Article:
Friday, May 10, 2013

Let's Get Random

I had a couple of blog post ideas for this week but life seems to have gotten in the way. I figured, I love lists, so why not do a quick hits blog to get some thoughts out there. Here goes:

1) If you happen to be a fan of the Colbert Report then you most likely saw the bit on The Great Gatsby last night. If you didn't, catch it on the show’s website here. It was pretty funny and got me wondering if hosts of these types of interview shows really read the books or not. Would be interesting to know, because that means they are either some of the most well read folks on the planet, or are simply blowing smoke like everyone else. I think I will default to the latter of those two choices. Also, I'm a little disappointed with what I am reading about the movie reviews. I had high hopes when I saw the first preview, but from what I read it is more glitz than substance. Guess I'll catch it on DVD. 

2) Another great thing that happened during that bit on Colbert, was the shout out to Reading Rainbow. This show was one of the things, along with my parents’ love of reading, that got me so into book and made me want to be a writer when I was little. I used to write poems and short stories and think about how cool it would be if one of them was on Reading Rainbow, then my classmates could see it when we watched the show every Wednesday at school. Too bad that show isn't on anymore. A whole generation of readers are missing out on a wonderful opportunity to learn about books. Yeah, I know, there is an Ipad app, but it isn't the same and, really, isn't that half the problem? Go watch some episodes on YouTube, they are still great.

3) I would not consider myself a fan boy of much of anything, well, maybe The Walking Dead, but I digress. That being said, I am a huge Stephen King fan. His book “On Writing” inspired me to finally get off my lazy butt and write my first book. I love the universe he has created and how one obscure thing in a short story can alter another part of his universe completely. I freaked when I came across this flow chart today. It is completely overwhelming at first and I cannot believe someone has the time to update it, but this thing is seriously cool once you get the hang of it. Check it out and support this person’s passion for one of the best current American authors.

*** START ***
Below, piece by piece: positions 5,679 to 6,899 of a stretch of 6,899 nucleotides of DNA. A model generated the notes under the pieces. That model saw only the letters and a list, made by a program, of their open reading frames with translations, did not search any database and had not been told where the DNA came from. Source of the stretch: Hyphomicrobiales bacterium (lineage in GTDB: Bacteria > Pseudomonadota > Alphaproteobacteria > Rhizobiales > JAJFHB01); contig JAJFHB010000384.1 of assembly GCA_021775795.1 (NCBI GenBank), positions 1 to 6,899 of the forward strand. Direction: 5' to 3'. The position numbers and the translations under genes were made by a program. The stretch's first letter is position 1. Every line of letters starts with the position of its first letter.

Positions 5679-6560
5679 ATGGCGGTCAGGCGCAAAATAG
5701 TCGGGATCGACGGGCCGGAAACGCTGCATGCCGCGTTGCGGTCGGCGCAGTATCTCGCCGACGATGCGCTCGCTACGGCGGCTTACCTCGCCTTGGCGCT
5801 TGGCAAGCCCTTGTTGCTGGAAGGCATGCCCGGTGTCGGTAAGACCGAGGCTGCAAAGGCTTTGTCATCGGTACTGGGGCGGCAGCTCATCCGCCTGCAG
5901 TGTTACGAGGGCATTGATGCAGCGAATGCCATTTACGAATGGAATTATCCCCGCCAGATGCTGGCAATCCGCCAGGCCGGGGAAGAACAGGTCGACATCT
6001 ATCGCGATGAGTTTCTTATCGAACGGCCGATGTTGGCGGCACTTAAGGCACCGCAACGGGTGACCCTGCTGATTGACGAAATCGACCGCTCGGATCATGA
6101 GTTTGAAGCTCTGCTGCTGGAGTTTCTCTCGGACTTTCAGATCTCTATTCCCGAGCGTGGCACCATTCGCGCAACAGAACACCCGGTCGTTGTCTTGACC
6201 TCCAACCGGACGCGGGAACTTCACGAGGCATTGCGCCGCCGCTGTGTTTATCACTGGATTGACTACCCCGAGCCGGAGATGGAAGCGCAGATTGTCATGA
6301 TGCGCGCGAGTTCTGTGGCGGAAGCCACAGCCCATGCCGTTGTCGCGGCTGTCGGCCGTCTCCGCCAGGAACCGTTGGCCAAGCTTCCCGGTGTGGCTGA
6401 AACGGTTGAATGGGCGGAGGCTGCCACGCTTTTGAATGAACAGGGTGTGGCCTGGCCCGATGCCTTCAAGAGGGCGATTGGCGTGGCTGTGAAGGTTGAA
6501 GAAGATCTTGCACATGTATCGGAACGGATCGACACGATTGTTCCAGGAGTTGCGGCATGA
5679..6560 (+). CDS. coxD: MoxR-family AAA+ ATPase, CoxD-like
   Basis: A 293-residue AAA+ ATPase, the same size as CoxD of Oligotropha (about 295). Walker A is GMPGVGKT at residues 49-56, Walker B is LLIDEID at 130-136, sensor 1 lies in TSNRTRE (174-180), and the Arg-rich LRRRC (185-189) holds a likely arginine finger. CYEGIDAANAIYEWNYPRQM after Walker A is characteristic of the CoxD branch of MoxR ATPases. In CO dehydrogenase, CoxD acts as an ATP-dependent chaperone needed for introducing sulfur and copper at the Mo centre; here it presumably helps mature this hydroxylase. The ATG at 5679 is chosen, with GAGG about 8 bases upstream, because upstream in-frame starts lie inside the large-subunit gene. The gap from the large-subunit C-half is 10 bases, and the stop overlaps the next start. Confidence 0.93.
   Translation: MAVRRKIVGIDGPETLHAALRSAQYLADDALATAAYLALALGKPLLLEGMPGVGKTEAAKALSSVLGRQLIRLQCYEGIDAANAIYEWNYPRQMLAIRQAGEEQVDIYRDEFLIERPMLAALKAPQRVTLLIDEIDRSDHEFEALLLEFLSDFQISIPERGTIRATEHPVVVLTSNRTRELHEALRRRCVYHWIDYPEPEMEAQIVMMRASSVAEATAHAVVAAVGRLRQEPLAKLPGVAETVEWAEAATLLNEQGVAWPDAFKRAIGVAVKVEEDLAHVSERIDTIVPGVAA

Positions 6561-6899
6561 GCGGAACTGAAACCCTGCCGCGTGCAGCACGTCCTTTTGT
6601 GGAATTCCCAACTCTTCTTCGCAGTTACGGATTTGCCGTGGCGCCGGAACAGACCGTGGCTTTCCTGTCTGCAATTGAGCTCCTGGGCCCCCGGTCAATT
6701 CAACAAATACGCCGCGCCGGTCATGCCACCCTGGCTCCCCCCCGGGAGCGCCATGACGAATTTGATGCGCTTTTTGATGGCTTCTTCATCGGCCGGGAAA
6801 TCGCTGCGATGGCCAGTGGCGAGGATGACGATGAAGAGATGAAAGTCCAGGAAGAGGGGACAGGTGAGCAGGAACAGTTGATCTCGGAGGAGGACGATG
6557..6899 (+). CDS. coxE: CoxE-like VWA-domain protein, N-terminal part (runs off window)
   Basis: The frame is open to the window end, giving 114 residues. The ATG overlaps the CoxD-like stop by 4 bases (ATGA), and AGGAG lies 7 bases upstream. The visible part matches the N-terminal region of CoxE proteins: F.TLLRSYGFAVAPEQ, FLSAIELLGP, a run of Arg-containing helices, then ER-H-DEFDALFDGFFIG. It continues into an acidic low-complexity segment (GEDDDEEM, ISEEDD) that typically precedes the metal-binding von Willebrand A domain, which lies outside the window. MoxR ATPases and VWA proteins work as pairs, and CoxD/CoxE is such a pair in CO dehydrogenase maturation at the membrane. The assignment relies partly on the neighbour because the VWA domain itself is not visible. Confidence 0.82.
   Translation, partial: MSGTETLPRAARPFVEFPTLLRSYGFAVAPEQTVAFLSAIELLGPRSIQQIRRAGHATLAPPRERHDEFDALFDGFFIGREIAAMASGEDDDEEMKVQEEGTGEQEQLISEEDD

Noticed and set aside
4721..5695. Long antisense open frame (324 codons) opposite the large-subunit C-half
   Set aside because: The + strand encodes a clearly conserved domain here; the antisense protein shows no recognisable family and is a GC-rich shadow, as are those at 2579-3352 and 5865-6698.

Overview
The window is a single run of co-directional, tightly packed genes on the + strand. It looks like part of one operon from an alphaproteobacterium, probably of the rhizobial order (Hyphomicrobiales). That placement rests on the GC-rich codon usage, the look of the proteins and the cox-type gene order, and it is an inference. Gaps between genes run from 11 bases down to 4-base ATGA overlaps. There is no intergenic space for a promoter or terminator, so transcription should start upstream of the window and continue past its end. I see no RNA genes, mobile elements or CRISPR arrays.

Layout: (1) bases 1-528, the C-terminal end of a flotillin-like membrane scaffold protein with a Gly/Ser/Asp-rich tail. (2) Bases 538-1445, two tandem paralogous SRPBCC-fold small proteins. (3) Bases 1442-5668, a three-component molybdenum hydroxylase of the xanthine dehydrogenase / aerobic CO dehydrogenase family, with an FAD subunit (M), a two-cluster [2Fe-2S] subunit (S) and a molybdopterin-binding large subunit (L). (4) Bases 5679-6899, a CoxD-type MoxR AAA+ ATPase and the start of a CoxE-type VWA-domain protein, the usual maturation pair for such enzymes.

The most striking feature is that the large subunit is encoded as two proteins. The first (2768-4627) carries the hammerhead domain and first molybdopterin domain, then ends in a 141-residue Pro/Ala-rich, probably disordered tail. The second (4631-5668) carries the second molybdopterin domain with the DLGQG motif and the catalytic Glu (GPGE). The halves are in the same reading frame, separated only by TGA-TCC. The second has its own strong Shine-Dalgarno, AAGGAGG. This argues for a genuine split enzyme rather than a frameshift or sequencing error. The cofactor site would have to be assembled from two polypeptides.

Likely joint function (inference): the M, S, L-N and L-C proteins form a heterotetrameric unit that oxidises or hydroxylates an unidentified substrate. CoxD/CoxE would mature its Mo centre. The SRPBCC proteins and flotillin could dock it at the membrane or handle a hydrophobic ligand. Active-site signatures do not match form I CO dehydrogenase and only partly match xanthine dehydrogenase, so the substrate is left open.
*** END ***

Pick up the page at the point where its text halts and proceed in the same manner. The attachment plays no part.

4) I caught The Daily Show’s interview with David Sedaris last night and the guy seems to be hilarious. What rock have I been living under that I didn't know about this man? I am planning to buy one of his essay collections and they receive pretty high reviews on Amazon. Anyone have any favorites or a certain collection I should start with? Hit me up in the comments.

5) A few months ago I read “World War Z” by Max Brooks. Yes, this has everything to do with my obsession with The Walking Dead, although the current story line in the comics is being painfully drug out. I really wasn't sure about the book when I started it but, halfway through, I couldn't put it down. It is a clever way to approach the zombie apocalypse (for those of you who don’t know, it is written as a collection of post-apocalypse interviews with survivors and you have to piece things together as you go). My love of this book made coupled with recent interview with Max Brooks concerning the World War Z movie has me a little disappointed. You can read what he is saying here, however, it basically boils down to “This movie is gonna suck” and “This movie only shares the name of my book, not the story”. Both very disappointing.

6) I am planning on finishing up my short story collection this weekend and getting to my editor next week. Still not sure on a potential release date, however, I have decided this will be a free download on Amazon and will include a prequel to my novel The Hunter's Son. It will also have some other short stories I am experimenting with. If you want to know as soon as it comes out, visit my website, and sign up for my email list. You will be the first to know when the collection comes out and may even get offers for freebies or contests in the future.

That's it for today. As always, thanks for reading and shoot me a line if you want to discuss some books or anything else that appeals to you.  

Friday, May 3, 2013

It's not the size of your book, it's the motion in its pages....